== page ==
Tuesday, September 4, 2012

At the intersection of feminine and feminist…

As I slowly enter the world of adulthood I find myself grappling with these two words, femine and feminist, and how I identify with them. Only two letters apart, with the same root word, meaning woman, yet I feel like I have forever been told these were contradictory adjectives and one person could never be both. This paradox emerges in my life in a multitude of ways.

Simply for starters, can I be a feminist and have manicured nails, false eyelashes, extensions, and wear a push up bra and a short skirt? Can I partake in the revelry of Halloween in a revealing costume or am I perpetuating the objectification of women? Am I a part of the problem in the subordination of women, or does volunteering for an organization providing support to victims of domestic violence make me a crazy crusading feminist who wants to bust balls and man-hate?

On a more elevated level, professional concerns arise. I am pursuing a J.D. and hopefully will have a wildly successful career as a lawyer. I have been told this path will render me unable to have a fulfilling family life. I will supposedly have to give up the soccer games, dance recitals, fresh baked cookies and home cooked meals for nannies and late nights at the office.

Is it truly unfeminine to want to pursue a professional career? Will I be incapable of being a good lawyer, and a “good mommy” or wife?

Daily on the digital life billboard that is Facebook® I see another update from a girlfriend from high school, my age, and sometimes even younger, pregnant, celebrating a child’s birthday, getting engaged, married, or even divorced, and reconsider my endless pursuit of education. I often find myself the subject of upturned noses and shocked expressions of the same said friends when I reveal I am still in school, still without husband or child.

I have found myself questioning whether I am missing out on life, or delaying it, or ensuring I have an outrageously “better” life with limitless opportunities, and more disposable income? I cannot deny I have thoroughly enjoyed prolonging my youth, but I cannot help but what wonder—Is it “settling” and the fear of the unknown that drives the desire to live in your hometown, marry your high school boyfriend, and have a mediocre middle class life, or is there beauty in this simplicity? Are these people truly happy, and am I on a path of chronic dissatisfaction, always wanting more?

I do not know if I will ever know if I am feminine or a feminist. Though the cliché reads, “You can’t have it all”, I am determined to have it all and more. I would rather live my life exactly how I want, than continue to try to understand these words, or define them.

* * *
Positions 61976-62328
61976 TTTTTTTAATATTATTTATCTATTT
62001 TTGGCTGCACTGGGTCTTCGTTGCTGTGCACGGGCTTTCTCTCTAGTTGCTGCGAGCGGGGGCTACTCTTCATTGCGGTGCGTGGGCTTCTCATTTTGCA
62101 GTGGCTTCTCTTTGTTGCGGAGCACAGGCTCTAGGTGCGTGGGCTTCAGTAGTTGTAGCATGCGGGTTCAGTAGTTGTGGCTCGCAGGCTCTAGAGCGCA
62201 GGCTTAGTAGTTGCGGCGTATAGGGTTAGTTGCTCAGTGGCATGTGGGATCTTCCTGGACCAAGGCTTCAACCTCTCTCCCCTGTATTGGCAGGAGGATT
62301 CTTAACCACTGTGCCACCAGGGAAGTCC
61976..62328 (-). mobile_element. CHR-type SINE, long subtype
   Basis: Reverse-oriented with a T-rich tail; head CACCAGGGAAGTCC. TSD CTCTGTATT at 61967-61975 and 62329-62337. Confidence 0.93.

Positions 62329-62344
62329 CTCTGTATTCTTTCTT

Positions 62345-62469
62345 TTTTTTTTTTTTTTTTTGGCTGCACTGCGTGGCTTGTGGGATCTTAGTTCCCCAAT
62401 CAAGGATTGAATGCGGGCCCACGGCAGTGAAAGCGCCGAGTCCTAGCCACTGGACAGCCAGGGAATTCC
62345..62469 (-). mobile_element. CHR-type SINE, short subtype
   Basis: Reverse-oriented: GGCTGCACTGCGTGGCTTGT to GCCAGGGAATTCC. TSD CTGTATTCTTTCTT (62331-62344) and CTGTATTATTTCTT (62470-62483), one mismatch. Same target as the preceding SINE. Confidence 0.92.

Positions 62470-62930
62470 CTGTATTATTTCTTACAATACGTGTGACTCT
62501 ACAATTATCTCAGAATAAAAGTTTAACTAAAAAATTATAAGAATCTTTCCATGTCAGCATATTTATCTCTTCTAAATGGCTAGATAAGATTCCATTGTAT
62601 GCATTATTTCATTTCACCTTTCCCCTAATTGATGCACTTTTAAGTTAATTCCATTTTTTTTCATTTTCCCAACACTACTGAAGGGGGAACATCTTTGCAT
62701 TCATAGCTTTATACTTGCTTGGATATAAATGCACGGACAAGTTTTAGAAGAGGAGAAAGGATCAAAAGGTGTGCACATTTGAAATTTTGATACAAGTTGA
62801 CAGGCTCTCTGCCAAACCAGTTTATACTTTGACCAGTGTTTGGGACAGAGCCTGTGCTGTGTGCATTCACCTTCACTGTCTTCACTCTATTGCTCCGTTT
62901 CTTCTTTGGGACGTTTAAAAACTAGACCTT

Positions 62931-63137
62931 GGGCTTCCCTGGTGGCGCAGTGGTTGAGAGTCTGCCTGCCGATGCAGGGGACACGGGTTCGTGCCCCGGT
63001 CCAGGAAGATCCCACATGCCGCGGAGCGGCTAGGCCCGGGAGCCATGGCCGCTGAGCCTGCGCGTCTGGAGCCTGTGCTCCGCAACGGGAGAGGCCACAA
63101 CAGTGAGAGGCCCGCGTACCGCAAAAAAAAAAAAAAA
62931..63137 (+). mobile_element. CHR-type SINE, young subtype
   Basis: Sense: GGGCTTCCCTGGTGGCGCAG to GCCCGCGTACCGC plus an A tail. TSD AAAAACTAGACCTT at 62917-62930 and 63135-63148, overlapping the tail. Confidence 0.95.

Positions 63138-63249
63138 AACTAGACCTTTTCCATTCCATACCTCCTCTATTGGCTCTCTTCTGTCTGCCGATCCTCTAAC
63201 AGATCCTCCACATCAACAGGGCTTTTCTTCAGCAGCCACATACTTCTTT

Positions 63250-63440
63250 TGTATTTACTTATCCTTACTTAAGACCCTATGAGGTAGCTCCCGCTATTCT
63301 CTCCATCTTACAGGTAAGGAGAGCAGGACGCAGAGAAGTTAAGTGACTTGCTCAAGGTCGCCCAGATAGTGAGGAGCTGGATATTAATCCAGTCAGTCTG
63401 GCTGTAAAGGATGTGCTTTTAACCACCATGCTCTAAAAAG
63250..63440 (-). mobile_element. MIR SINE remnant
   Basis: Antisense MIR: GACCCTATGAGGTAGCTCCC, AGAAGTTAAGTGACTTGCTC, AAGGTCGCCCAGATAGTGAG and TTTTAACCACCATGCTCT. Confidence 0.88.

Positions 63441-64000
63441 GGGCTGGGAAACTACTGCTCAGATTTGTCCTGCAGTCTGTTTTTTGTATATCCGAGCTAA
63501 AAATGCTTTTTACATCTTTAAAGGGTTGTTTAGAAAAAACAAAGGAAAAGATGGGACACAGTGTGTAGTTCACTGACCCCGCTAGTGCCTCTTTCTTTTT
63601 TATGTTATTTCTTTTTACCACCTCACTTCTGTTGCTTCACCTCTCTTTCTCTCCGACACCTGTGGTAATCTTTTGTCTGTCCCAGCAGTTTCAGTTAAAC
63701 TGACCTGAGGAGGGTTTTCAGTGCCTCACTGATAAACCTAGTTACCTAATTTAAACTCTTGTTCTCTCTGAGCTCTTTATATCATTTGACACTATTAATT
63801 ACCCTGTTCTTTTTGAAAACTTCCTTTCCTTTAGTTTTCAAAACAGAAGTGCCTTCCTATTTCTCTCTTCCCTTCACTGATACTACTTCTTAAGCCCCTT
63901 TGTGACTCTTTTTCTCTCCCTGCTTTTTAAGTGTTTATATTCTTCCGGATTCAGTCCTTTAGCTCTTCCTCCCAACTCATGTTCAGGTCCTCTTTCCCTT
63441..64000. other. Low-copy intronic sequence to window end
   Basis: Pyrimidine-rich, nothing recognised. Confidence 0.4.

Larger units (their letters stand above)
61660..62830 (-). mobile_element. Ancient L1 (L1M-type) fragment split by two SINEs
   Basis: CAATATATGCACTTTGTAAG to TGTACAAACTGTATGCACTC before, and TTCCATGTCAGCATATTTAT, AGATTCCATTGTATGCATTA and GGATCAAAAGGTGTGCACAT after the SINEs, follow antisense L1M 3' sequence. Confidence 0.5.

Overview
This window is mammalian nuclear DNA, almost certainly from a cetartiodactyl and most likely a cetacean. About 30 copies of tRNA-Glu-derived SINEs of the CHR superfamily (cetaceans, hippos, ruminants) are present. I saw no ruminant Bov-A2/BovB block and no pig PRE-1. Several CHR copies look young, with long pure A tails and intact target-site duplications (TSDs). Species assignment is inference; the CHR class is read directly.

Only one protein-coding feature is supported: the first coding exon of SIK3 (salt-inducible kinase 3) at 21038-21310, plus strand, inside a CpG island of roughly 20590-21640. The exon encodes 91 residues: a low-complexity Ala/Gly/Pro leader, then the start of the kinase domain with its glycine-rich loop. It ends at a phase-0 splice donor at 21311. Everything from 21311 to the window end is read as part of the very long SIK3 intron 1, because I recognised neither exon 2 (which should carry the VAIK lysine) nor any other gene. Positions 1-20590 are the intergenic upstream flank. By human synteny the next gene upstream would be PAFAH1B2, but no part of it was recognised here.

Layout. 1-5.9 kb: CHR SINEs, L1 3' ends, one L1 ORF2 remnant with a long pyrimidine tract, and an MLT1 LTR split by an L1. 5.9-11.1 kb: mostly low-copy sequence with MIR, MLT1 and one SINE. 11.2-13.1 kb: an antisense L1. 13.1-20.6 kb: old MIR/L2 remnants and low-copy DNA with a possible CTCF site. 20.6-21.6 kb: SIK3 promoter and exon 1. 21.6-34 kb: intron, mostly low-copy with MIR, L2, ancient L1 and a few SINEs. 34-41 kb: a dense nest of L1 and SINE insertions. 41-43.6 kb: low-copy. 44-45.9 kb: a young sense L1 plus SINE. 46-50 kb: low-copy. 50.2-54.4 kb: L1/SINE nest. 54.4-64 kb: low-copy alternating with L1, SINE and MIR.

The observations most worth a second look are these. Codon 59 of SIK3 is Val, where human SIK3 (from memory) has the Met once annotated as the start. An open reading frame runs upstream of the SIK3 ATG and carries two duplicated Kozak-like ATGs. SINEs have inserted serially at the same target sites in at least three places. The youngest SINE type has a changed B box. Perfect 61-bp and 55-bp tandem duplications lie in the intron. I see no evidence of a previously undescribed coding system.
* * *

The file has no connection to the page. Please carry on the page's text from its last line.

Sam said...

“I would rather live my life exactly how I want, than continue to try to understand these words, or define them.”

For me, this is the essential feminist insight. Feminism isn’t about replacing one system of prescribed behavior with another. It’s not about replacing 6-inch heels and manicured nails with Birkenstocks and domestic violence clinics. It is about having the ability to fully express your unique and individual desires regardless of what your body looks like. To quote the musician Amanda Palmer, “the most powerful feminist can do whatever she wants.” (http://amandapalmer.tumblr.com/post/29415876584/real-feminists-dont-gaze-at-males)

KSergent said...

I agree with Sam in that, by living your life exactly how you want, you hit on a key feminist insight. For me, feminism is a way of thinking. It is about feeling empowered and helping other women reach that sense of empowerment. Regardless of whether you decide to pursue a professional career, raise children, or both, feminism is about being empowered to make that choice on your own.

Mo said...

I, too, agree with Sam, and I feel like you’re touching on a theme that is sort of developing in our class rhetoric. That is, must we reject certain stereotypes or can we effectively reclaim and redefine them? Or, can we be feminine feminists?

I think so. I hope so, anyway, because I think failing to embrace what you want and are drawn to is a sacrifice that is really antithetical to Feminism. And, I think we would be doing a disservice to ourselves by giving up what we want in order to be what others think feminists are or should be. In addition, (hopefully) the more diverse the feminist image becomes, the larger the audience it will attract. I firmly believe that successful women have an obligation to help other women, and I think one of the most effective ways of achieving that is leading by example. Like KS said, Feminism really “is about feeling empowered and helping other women reach that sense of empowerment.”